The letter is a start but it should then lead to a much wider root and branch process. The worry is that in addressing this letter so directly at Ireland it is almost trying to cast abuse as an Irish problem. Ireland had distinct circumstances so needs a unique remedy.
Abuse in Ireland is particularly bad but it is only symptomatic of something that appears to be happening across the universal church. The reports of abuse from Germany, the Netherlands, Austria, Mexico and Brazil prove that this is an institutional problem, not an Irish one.
Nowhere it seems will the institution come to grips with what has been done to its children. This maybe because it is becoming increasingly clear that many of the most senior church men of today, like Cardinal Sean Brady, were covering up in the past when this practice was going on.
In England and Wales, Cardinal Cormac Murphy O’Connor was hit early during is time as Archbishop of Westminster in a child abuse scandal that went back to his days as Bishop of Arundel and Brighton. There he had overseen the movement of paedophile priest Michael Hill to the post of chaplain at Gatwick airport. 12 years later Hill was jailed for five years for 10 assaults on children.
Then there is the role of the Pope himself, who was Bishop Joseph Ratzinger of Munich between 1977 and 1981.During this time he approved the transfer to his archdiocese of Peter Hullermann, a priest who is accused of abusing boys, on condition that Hullermann undergoes weekly therapy. Unknown to the future Pope, Hullermann was assigned to a parish and eventually given a suspended prison sentence for sexually abusing children. Later Cardinal Ratzinger went on to become the enforcer as Prefect for the Congregation of Doctrine of the Faith for Pope John Paul II. In this role he issued a directive urging bishops to keep accusations confidential.
The situation with the Catholic Church has parallels with that of police officers caught up in the miscarriages of justice. Many were intricately involved in the original flawed investigations, only to have risen to senior rank at the time these were revealed in the courts. It was too much to expect such officers to resign or admit complicity, instead an elaborate damage limitation operation was mounted that enabled them to keep their careers and pensions. The victims of the miscarriages of justice though did not see justice done. The same type of thing could be unveiling itself in the Catholic Church.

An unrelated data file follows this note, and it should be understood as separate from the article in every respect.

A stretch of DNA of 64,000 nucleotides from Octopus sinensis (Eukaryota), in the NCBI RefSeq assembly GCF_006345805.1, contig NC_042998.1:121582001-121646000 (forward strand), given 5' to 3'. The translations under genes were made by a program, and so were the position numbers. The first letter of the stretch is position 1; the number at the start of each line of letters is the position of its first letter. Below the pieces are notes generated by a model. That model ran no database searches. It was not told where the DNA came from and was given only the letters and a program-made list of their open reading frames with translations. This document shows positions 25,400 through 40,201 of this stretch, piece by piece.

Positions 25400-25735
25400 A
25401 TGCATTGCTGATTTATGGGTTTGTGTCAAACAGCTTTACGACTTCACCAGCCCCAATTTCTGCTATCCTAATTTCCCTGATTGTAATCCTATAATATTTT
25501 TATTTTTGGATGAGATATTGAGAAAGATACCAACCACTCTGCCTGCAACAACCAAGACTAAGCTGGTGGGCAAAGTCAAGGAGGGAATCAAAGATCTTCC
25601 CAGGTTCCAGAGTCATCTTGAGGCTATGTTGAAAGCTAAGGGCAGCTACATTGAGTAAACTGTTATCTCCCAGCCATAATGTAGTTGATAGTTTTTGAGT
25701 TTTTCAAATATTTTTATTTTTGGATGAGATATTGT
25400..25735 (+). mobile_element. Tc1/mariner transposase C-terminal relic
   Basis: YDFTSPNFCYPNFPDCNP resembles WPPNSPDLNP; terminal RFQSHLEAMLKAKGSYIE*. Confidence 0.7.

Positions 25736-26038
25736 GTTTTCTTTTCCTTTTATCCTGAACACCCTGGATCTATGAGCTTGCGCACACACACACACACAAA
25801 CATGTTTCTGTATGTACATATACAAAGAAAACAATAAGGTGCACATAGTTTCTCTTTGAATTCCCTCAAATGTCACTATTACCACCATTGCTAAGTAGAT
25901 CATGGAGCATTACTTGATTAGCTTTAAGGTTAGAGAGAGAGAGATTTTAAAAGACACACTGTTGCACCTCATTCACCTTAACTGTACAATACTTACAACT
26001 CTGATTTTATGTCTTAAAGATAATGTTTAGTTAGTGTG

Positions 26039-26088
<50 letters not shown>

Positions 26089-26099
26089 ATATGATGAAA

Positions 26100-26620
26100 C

What is really needed is a truth commission type process across countries to look into the abuse claims past and present. This would have to include some independent component, not mendacious but parties who could be truly objective.
Prosecutions should follow in some cases but in others where the person is dead for instance just the revelation would help some people move on.. Those who have covered up must at the very least step down from office. Compensation must be paid.
There also needs to be a serious look taken at the nature of ministry. The limited qualification to become a priest, namely being a celibate male needs to change. The structures that have allowed abuse to flourish must change. It is not good enough to expect an apology and some reparation to be sufficient – things cannot continue as before. The Church must be democratised and made accountable to its own faithful.
The voice of Catholics must also be heard. There has been a lot in the media, particularly in Britain, from secularists who already have an agenda against the Church. For them the abuse scandal is just another chance to have a go. Yet is Catholics in the main make up the abused. They have been lied to and today continue to fund the compensation payouts for paedophilia through the weekly collections.
It will only be a comprehensive process such as a truth commission followed by radical change in the structures of the Church that can save it. To continue with a damage limitation exercise that seeks to patch up an institutionally failed organisation will only hasten its demise and cause more suffering in the process.